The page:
My Adventures in Poland (Part Three)

On the second day of my trip, I went over and spoke at a conference on internet research hosted by the Warsaw School of Social Psychology, built inside an old factory, in what was described to me as the “dodgy” side of the Vistula River. The river divides the city into two parts: historically more working class people lived on the west bank. This area, however, is now undergoing gentrification and the university itself was a modern, inviting facility. I will have less to share about this conference because it was mostly conducted in Polish without translation facilities and so I was not able to really engage with the other presenters as much as at the Kultura 2.0 event. I did hear a really interesting presentation on a phenomenon called Couchsurfing, where people use social networking tools to arrange to stay in people’s homes as they travel around the world. The presenter discussed it in terms of the interplay of virtual and physical spaces and the different kinds of sociality that each enables.

Later that night, we ended up going out with a group of students to a typically European drinking hole, Sklad Butelek. I spent much of the evening talking with Alek

Tarkowski, who is the primary person in Poland organizing and promoting the Creative Commons movement.

The Polish Reggae Scene?

One of the most interesting aspect of his conversation, however, centered around the emergence of a Reggae movement in Poland. Keep in mind: There are almost no Jamaicans living in Poland. This is not a case of emigrant populations porting music to another part of the world. Poland is an incredibly homogeneous country with very limited immigrant populations and clearly, there are no cultural reasons for Jamaicans to want to relocate to this part of the world. Reggae emerged here because it served Polish interests and reflected Polish tastes and thus it has taken some distinctly Polish shapes.

I shared some of the music I brought back with Generoso Fierro, who works in the CMS offices. For more than a decade, he has hosted Generoso’s Bovine Ska and Rocksteady which airs every Tuesday from midnight to 2AM (EST) on 88.1FM WMBR Cambridge and can be found online. His show focuses on the beginnings of Jamaica’s music

industry (1955-1970) from the earliest recordings of mento (sometimes referred to as

Jamaican calypso) through Jamaican R & B,ska, rocksteady and the rise of reggae. Here’s his insights into the Polish reggae phenomenon:

I have found that Jamaican music truly appeals to any culture that is in a dire economic position. In the case of England there was the effect of children of post WW2 Jamaican immigrants who were brought to England due to the labor shortage, living in depressed neighborhoods with white London youth turning them onto Jamaican rhythms during the Mod and Skinhead movements of the late 1960s..The whole merger of punk and reggae (i.e The Clash covering Jamaican music) happened due to a London DJ named Don Letts who, due to the small amount of punk records available at the time, would spin reggae before live punk rocks shows. But in the case of Mexico, which has a huge Jamaican music community, this seemed to have spawned from radio broadcasts from California during the Jamaican revival in the early 1990s. Several of the revival bands that formed in Mexico told me in interviews that California radio really turned them onto the sound.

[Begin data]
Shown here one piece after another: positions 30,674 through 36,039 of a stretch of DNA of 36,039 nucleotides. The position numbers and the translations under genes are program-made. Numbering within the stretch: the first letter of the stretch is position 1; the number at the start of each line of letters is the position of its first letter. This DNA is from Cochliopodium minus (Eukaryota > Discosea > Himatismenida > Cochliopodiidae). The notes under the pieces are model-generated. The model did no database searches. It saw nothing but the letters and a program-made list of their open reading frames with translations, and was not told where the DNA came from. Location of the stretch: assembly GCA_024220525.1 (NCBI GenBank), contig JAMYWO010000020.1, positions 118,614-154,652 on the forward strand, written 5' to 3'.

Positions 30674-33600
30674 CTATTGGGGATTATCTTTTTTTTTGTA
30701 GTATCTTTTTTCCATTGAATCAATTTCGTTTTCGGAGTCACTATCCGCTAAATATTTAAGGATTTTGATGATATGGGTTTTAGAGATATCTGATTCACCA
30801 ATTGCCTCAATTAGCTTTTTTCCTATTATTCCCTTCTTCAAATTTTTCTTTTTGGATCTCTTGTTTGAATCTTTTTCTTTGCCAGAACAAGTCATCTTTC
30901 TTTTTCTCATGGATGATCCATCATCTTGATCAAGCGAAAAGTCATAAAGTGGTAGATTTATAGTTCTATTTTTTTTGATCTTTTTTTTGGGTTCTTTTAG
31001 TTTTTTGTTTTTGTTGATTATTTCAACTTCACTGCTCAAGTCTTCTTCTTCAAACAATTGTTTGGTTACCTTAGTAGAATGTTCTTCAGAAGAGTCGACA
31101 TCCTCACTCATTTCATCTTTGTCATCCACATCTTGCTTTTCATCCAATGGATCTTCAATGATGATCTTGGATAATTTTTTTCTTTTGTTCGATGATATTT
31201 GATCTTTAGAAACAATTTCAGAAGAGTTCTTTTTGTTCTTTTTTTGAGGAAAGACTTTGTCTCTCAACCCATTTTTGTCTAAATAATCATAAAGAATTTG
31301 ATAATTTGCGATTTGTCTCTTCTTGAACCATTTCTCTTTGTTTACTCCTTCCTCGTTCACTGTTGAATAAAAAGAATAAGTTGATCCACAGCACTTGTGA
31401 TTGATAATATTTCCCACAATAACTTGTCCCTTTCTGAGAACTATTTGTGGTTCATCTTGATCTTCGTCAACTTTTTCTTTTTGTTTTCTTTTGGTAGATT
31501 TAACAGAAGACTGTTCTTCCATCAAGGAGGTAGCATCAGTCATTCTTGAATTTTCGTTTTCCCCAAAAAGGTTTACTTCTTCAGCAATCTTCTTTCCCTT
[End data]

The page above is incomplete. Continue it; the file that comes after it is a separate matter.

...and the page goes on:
A group called Izrael was the first to introduce the sound into Poland in 193. Some members of Izrael heard a few songs and were so fascinated that they started to produce music in this style (at least as they understood it). I gather there’s a good deal of reinvention going on here given how limited their initial exposure to the music was. The name created confusion in Poland with some people assuming this was a Christian Rock group. Indeed, my hosts shared with me stories of older people storming out of the concert, confused and angry, having hoped for a more conventional religious experience.


Generoso added, having heard some of this music:

Rastafarianism which is what alot of the Izrael record expounds (based on titles of songs and style) really wouldn’t mix with Polish Catholicism so I understand their confusion. There are American “Jamaican” bands like “The Israelites” that actually are born-again Christian. They keep the Jamaican patois accents but side-step the mentioning of Hellie Selassie or Rastafari. The Izrael record is quite sincere in it’s production and sound. On the compilation disc you gave me what I find great is the variance in style from what is dancehall to dub to modern ska sounding tracks. During one barrage of Polish dancehall toasting (singing over the rhythm) the occasional Jamaican patois word like “Samfi” or “Ganja” that get’s thrown in which is almost too bizarre to the ear.

Much of the growth of the community has taken place online. There is apparently one store in Warsaw which sells only Reggae and its variations. Many Polish groups send their masters to the west Indies in order to get them cut onto Vinyl by Jamaican recording companies and then shipped back so they have the particular sound they want.

As the sound was introduced into Poland, and as Polish youth started to respond to its cultural politics, Reggae spread. There emerged at least one store in Warsaw devoted entirely to the sell of Reggae albums, which has become the headquarters of the local culture. And there is a very active internet community which helps direct fans to clubs where various groups are performing and educate them about the music. A recent album, Polski Ogien, showcased the younger artists who have emerged in Izrael’s wake, and included a surprising array of different sounds and rhythms.

What had attracted my interest in the club had been a song I heard on the radio which was collaboration between Twinkle Brothers (a Reggae roots group well known in the west) with Trebunie Tutki (a traditional Polish highlands group): they had discovered a similar rhythm pattern in their music. This was an amazing cut and I am told the rest of the album is this good, but I couldn’t find it in the two record shops I was able to visit.